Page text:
Milliken believed everyone should have an equal chance.
He successfully fought for fair housing legislation. He sought more equitable ways to pay for K-12 education in Michigan.
And Milliken worked to try to save Detroit from financial disaster, angering many who did not want to help the economically distressed city or its Democratic mayor, Coleman Young.
Adolph Mongo, a political advisor to Young, said Milliken and Young became friends despite their different backgrounds, temperaments, and party affiliations. When Young died, Milliken gave a eulogy at his funeral.
"They respected each other. They could work together," said Mongo. "They didn't have these issues with, 'Oh you know what, you're Republican. You're Democrat. I'm not with you,'" said Mongo. "And you look at how crazy politics is today, you wish you had those kind of relationships again."
Mongo said that Milliken knew that if Detroit thrived, the state thrived.
"He didn't look at Detroit as a black city, as a city with white flight," said Mongo. "He looked at it as: This is our largest city."
Mongo said Milliken viewed himself as the governor of everyone, and he led with compassion.
"He always was concerned about the high incarceration of African-American men coming out of Detroit," said Mongo. "And that's one of the reasons why he really worked hard to try to bring employment back to the city."
According to Dave Dempsey, author of a biography of Milliken, civility in public life was an important part of his contribution.
"He consulted regularly with legislative leaders of both parties. And he did not dictate to the legislature what they needed to do, but tried to reach agreement on things," said Dempsey. "And he was a hard man to dislike. People from various political philosophies looked at him and really just found him to be somebody who was agreeable and eager to do the right thing for the citizenry."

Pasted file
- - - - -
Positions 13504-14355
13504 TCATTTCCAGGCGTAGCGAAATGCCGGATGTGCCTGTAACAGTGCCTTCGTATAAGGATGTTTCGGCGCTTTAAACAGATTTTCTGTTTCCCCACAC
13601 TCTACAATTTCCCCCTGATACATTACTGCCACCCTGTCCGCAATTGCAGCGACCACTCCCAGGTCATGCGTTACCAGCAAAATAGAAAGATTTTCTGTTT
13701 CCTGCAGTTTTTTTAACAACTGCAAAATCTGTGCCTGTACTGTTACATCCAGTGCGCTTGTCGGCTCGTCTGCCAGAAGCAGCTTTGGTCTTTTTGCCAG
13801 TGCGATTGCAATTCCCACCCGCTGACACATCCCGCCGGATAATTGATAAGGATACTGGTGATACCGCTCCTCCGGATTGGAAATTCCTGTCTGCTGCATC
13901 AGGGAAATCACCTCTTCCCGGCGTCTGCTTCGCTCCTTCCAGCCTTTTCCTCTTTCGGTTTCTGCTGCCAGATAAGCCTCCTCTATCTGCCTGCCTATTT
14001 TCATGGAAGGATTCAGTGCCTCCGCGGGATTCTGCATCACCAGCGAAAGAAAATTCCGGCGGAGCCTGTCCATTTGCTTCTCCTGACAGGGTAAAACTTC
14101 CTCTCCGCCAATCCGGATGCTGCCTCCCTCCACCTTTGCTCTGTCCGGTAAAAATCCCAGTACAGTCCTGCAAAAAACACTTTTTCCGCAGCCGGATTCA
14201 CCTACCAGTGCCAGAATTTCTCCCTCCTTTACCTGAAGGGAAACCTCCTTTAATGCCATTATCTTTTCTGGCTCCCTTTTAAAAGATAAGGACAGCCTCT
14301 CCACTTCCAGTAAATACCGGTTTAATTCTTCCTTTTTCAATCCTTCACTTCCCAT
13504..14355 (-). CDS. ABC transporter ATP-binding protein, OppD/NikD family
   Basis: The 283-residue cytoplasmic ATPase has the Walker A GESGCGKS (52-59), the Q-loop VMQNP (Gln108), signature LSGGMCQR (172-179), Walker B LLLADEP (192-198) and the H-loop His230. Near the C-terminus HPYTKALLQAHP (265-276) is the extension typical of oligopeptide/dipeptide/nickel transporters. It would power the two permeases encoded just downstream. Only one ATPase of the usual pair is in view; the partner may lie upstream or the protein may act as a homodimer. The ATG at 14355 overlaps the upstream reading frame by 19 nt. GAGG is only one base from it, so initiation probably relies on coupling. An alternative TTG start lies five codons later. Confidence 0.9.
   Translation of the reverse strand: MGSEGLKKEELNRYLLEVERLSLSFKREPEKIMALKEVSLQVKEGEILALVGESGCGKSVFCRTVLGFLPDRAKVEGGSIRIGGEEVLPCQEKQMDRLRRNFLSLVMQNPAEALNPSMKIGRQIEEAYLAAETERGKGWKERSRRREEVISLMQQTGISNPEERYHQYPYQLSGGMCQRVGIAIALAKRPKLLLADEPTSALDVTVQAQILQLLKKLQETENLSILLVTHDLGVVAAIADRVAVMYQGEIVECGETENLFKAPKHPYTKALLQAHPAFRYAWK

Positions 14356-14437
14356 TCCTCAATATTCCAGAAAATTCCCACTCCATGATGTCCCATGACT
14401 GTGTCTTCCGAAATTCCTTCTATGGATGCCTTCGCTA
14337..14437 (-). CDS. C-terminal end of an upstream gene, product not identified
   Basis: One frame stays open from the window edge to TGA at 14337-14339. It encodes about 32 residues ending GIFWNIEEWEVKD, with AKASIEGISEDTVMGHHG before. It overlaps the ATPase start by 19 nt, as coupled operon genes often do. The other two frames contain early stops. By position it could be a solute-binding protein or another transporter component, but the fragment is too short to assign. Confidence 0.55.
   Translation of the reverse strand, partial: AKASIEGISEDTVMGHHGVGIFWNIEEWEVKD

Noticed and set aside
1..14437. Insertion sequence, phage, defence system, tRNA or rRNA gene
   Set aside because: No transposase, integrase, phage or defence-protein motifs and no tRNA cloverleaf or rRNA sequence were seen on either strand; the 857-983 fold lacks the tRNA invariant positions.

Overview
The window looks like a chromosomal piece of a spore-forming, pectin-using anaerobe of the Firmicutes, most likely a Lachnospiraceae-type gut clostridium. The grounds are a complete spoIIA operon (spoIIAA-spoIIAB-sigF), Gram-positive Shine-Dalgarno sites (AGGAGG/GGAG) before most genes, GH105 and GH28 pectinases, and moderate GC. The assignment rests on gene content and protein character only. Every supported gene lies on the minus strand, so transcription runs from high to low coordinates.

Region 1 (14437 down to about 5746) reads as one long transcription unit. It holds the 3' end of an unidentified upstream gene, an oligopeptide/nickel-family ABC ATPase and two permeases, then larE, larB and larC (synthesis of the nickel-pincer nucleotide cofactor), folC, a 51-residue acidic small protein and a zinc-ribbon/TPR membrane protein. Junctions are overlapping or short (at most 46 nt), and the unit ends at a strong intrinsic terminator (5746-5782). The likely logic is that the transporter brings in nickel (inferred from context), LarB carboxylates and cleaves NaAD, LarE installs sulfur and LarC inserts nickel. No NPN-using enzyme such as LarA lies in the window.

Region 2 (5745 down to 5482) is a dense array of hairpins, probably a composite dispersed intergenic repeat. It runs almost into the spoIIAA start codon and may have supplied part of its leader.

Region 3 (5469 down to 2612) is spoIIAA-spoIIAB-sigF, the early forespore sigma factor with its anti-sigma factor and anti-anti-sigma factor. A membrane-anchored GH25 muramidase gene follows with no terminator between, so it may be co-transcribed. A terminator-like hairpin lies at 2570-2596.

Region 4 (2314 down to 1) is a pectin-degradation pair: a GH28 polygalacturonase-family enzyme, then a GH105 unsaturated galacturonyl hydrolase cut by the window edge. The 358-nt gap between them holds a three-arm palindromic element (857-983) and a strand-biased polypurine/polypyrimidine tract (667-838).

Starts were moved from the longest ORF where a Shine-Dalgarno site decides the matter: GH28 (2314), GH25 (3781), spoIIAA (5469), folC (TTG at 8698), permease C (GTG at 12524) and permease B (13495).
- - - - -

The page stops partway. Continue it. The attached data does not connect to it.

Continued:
Dempsey said Milliken's legacy is intertwined with that of his wife Helen Milliken, who died in 2012.
They each were passionate advocates for environmental protection.
She became a nationally renowned activist in favor of reproductive choice and the Equal Rights Amendment, positions Milliken also supported, according to Dempsey.
"He vetoed restrictions on Medicaid payments for abortions numerous times during office," said Dempsey.
But Dempsey said sometimes her advocacy could make things uncomfortable for him tactically when he was governor.
"During the 1980 National Republican Party convention in Detroit, she was standing outside picketing the party itself for its platform, which had revoked its previous support for the Equal Rights Amendment."
In a 2006 WKAR Public TV interview, Milliken reflected back on his years in politics.
"If I were to look back 25 years from now, I think I can honestly say I had a sense of commitment to advance the public good and not advance my own narrow political goals," said Milliken. "And that I have contributed, maybe in some small way, to a better Michigan."
A true son of the state, Milliken remained – from the time he left office in 1983 until his death – in the Traverse City area he so loved, where he had been born and raised.